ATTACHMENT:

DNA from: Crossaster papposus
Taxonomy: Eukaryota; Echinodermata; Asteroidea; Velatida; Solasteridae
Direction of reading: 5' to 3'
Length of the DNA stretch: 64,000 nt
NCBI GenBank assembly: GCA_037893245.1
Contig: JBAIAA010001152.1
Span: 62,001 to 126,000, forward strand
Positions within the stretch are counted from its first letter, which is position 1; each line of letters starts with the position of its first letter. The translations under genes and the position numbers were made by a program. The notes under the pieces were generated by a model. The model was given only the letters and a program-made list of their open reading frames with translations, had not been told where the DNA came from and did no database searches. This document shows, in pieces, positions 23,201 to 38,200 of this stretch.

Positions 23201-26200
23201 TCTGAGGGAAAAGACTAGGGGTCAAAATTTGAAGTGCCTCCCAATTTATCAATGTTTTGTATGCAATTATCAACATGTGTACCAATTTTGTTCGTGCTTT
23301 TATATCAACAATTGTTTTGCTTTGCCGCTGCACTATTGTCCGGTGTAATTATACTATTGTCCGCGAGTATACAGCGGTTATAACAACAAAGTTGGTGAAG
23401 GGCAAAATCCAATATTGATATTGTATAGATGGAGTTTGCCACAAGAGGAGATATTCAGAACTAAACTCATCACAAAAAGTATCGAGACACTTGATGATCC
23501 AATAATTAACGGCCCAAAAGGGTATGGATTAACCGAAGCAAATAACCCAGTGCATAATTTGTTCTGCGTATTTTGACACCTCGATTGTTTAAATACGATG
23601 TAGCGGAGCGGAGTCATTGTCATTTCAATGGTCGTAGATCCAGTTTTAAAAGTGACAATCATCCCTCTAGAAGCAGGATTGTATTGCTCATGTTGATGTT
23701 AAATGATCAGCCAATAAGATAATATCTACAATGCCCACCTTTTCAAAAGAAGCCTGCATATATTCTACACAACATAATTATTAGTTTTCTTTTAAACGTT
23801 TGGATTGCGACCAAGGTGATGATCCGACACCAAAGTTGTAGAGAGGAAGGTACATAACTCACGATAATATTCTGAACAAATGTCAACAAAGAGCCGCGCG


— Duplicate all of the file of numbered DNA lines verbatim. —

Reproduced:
DNA from: Crossaster papposus
Taxonomy: Eukaryota; Echinodermata; Asteroidea; Velatida; Solasteridae
Direction of reading: 5' to 3'
Length of the DNA stretch: 64,000 nt
NCBI GenBank assembly: GCA_037893245.1
Contig: JBAIAA010001152.1
Span: 62,001 to 126,000, forward strand
Positions within the stretch are counted from its first letter, which is position 1; each line of letters starts with the position of its first letter. The translations under genes and the position numbers were made by a program. The notes under the pieces were generated by a model. The model was given only the letters and a program-made list of their open reading frames with translations, had not been told where the DNA came from and did no database searches. This document shows, in pieces, positions 23,201 to 38,200 of this stretch.

Positions 23201-26200
23201 TCTGAGGGAAAAGACTAGGGGTCAAAATTTGAAGTGCCTCCCAATTTATCAATGTTTTGTATGCAATTATCAACATGTGTACCAATTTTGTTCGTGCTTT
23301 TATATCAACAATTGTTTTGCTTTGCCGCTGCACTATTGTCCGGTGTAATTATACTATTGTCCGCGAGTATACAGCGGTTATAACAACAAAGTTGGTGAAG
23401 GGCAAAATCCAATATTGATATTGTATAGATGGAGTTTGCCACAAGAGGAGATATTCAGAACTAAACTCATCACAAAAAGTATCGAGACACTTGATGATCC
23501 AATAATTAACGGCCCAAAAGGGTATGGATTAACCGAAGCAAATAACCCAGTGCATAATTTGTTCTGCGTATTTTGACACCTCGATTGTTTAAATACGATG
23601 TAGCGGAGCGGAGTCATTGTCATTTCAATGGTCGTAGATCCAGTTTTAAAAGTGACAATCATCCCTCTAGAAGCAGGATTGTATTGCTCATGTTGATGTT
23701 AAATGATCAGCCAATAAGATAATATCTACAATGCCCACCTTTTCAAAAGAAGCCTGCATATATTCTACACAACATAATTATTAGTTTTCTTTTAAACGTT
23801 TGGATTGCGACCAAGGTGATGATCCGACACCAAAGTTGTAGAGAGGAAGGTACATAACTCACGATAATATTCTGAACAAATGTCAACAAAGAGCCGCGCG